Mike Mansfield Federal Courthouse

400 North Main Street, 2nd Fl

Butte, MT 59701

(406) 497-1240

(888) 888-2530

(Beaverhead, Broadwater, Deer Lodge, Jefferson, Gallatin, Granite, Lewis & Clark, Madison, Park, Powell, Silver Bow)

Russell Smith Federal Courthouse

201 E. Broadway

Missoula, MT 59802

(406) 542-7260

(Lake, Lincoln, Mineral, Missoula, Ravalli, Sanders)

Note: Some of the above counties fall in the “Kalispell” division. Consult with the website or court clerk.

Missouri River Federal Courthouse

125 Central Ave West

Great Falls, MT 59404

(406) 727-1922

(Blaine, Cascade, Chouteau, Fergus, Glacier, Hill, Judith Basin, Liberty, Meagher, Phillips, Pondera, Teton, Toole)

Montana Bankruptcy Exemptions

Filing for bankruptcy doesn’t mean that you’ll lose everything, but you might not be able to exempt (protect) all of your property, either. You can exempt an asset if it appears on the list of Montana exemptions. In addition, you might also be able to claim other exemptions available under federal law. (Find more information in The Federal Nonbankruptcy Exemptions.)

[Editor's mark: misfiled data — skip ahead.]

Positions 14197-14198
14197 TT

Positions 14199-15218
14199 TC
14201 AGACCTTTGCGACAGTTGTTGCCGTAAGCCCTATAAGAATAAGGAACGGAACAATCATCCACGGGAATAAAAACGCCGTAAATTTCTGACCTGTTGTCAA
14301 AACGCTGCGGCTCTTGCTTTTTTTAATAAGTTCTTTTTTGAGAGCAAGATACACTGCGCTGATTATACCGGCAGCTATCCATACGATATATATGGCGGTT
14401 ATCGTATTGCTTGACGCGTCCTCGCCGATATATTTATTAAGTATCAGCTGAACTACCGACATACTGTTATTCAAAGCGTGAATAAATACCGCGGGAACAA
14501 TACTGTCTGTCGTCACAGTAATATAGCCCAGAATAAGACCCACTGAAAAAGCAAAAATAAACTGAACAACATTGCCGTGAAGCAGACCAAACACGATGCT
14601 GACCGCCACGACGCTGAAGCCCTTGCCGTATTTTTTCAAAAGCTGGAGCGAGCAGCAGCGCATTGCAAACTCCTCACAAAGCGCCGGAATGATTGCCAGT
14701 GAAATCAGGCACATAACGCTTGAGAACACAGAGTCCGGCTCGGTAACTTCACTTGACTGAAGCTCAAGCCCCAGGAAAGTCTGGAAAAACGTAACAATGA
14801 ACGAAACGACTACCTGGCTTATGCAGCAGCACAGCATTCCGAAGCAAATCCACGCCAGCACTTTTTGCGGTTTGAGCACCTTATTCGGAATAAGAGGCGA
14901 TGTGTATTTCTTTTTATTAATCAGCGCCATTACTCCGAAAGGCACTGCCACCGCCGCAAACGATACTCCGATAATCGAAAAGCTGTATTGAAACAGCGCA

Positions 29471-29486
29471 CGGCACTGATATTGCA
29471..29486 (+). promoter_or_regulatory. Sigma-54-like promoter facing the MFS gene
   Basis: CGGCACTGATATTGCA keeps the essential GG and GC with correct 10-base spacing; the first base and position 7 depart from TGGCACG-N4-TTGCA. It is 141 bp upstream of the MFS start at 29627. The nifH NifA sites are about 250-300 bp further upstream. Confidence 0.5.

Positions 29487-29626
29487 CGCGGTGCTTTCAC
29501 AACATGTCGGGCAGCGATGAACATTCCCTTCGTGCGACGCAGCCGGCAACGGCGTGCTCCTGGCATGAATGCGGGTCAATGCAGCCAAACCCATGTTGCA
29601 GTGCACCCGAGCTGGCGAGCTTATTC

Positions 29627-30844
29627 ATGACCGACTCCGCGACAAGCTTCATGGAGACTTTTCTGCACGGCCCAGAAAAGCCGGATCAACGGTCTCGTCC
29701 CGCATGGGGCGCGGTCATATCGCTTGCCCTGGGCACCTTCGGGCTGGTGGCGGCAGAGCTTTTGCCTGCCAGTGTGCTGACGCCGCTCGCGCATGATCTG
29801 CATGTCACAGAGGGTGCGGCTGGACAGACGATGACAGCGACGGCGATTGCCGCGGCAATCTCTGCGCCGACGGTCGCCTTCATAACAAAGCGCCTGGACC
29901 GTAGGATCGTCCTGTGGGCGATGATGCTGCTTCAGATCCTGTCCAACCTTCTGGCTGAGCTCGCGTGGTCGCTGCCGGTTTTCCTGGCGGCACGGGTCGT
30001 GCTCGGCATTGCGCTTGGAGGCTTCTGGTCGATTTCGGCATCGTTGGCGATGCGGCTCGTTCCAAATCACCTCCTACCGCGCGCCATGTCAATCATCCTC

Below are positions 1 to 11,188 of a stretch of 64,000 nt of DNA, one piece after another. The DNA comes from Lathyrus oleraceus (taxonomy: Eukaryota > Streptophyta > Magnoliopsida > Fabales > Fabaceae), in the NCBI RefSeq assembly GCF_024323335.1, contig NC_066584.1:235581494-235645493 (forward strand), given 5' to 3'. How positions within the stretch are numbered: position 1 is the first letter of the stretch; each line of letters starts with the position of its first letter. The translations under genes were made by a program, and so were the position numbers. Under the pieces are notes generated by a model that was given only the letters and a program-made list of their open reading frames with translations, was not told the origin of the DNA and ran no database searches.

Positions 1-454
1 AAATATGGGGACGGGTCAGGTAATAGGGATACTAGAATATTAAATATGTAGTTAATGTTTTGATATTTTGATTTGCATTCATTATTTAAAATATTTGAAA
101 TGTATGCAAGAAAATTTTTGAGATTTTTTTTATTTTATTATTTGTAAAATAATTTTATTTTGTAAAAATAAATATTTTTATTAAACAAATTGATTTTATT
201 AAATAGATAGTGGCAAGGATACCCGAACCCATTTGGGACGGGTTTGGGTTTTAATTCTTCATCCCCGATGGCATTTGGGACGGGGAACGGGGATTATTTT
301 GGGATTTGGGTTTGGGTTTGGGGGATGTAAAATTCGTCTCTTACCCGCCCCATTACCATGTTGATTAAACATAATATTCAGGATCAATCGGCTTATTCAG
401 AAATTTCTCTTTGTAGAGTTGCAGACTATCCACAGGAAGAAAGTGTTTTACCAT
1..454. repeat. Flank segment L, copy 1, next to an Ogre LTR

If your property isn’t exempt, the Chapter 7 trustee can sell it for the benefit of your creditors. In a Chapter 13 bankruptcy, the process is different. You’ll keep your nonexempt property as long as you can afford to pay for it in the Chapter 13 repayment plan.

Below are some of the most commonly used Montana bankruptcy exemptions. Spouses filing a joint bankruptcy in Montana can double the exemption amount if they both own the property. Statute citations are to the Montana Code Annotated (Mont. Code Ann.).